Just read your RSA expert's article on garda speed checks.
While no doubt factually correct, it misses the point. The headline phrase used ('Why gardai are not shooting fish in a barrel') comes from the great majority of normal, good drivers pulled for speeding where the speed limit is ridiculously low and the police lie hidden in wait – behind the bridge beyond the dip in the lane outside UCD. The phrase does not emanate from the loopers careering round at speeds well over the limit.
The sooner we get limits set at reasonable levels the better. Some need to be raised, some lowered.
As long as we have similar-type roads with widely varying limits, the phrase will live on, particularly when the high volume/too low speed limit areas are heavily policed.
WHY I'LL THINK TWICE BEFORE I HELP ANOTHER DRIVER AGAIN
Last Friday morning, on my way to work, a car broke down in front of me on the South Circular Road. I waited two to three minutes but after winding down the window I could hear the engine struggling to turn over.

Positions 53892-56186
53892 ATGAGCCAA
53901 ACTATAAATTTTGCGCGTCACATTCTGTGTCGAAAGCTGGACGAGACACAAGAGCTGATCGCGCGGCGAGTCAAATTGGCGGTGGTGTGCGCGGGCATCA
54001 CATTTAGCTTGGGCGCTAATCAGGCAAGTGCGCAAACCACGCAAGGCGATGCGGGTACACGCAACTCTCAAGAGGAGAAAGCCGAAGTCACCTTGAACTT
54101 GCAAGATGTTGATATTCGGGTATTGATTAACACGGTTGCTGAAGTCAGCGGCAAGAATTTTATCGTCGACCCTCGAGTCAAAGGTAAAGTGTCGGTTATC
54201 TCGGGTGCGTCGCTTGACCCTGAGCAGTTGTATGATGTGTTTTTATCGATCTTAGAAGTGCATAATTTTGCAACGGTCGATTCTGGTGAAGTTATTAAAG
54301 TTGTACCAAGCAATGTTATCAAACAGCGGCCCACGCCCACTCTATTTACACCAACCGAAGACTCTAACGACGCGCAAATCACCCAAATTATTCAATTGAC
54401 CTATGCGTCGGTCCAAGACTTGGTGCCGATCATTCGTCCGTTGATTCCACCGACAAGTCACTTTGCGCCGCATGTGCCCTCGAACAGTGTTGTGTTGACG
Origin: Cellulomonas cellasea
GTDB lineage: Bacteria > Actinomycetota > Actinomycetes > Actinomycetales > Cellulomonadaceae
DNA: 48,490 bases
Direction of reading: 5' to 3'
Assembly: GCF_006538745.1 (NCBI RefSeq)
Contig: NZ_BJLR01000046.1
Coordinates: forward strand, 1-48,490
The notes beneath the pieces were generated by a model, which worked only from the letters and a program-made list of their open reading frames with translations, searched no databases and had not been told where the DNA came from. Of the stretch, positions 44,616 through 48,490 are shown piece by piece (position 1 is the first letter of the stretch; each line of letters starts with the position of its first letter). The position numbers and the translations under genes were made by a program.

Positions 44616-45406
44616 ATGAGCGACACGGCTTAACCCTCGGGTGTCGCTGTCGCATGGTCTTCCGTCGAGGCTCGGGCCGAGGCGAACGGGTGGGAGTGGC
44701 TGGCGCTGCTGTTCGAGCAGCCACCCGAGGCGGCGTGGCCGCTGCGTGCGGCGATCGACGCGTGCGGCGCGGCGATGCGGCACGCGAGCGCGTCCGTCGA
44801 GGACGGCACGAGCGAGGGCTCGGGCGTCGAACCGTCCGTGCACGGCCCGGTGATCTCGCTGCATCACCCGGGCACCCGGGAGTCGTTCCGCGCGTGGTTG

I hopped out and offered to push the car into a side street.
The driver (young female) didn't wind down her window but acknowledged in a grumpy manner that yes she would need to be pushed off the road. My wife jumped into the driver's seat of our car to let the rest of the traffic pass . . . none of whom offered to assist.
I pushed it on my own, a Toyota Corolla, and got it into a parking space. I asked if she wanted a phone or help with getting someone when she opened the door and then slammed it again as quick and ignored me. She turned her head away and that was that.
My wife has told the story to several of her female friends who all agree, is it no wonder there are so many stranded cars on the roads and motorways if that is the reception you get.
I didn't want a thank you but, needless to say, I have had several thoughts over the last few days . . . including stopping to help the next stranded car but instead telling them my story and then driving off.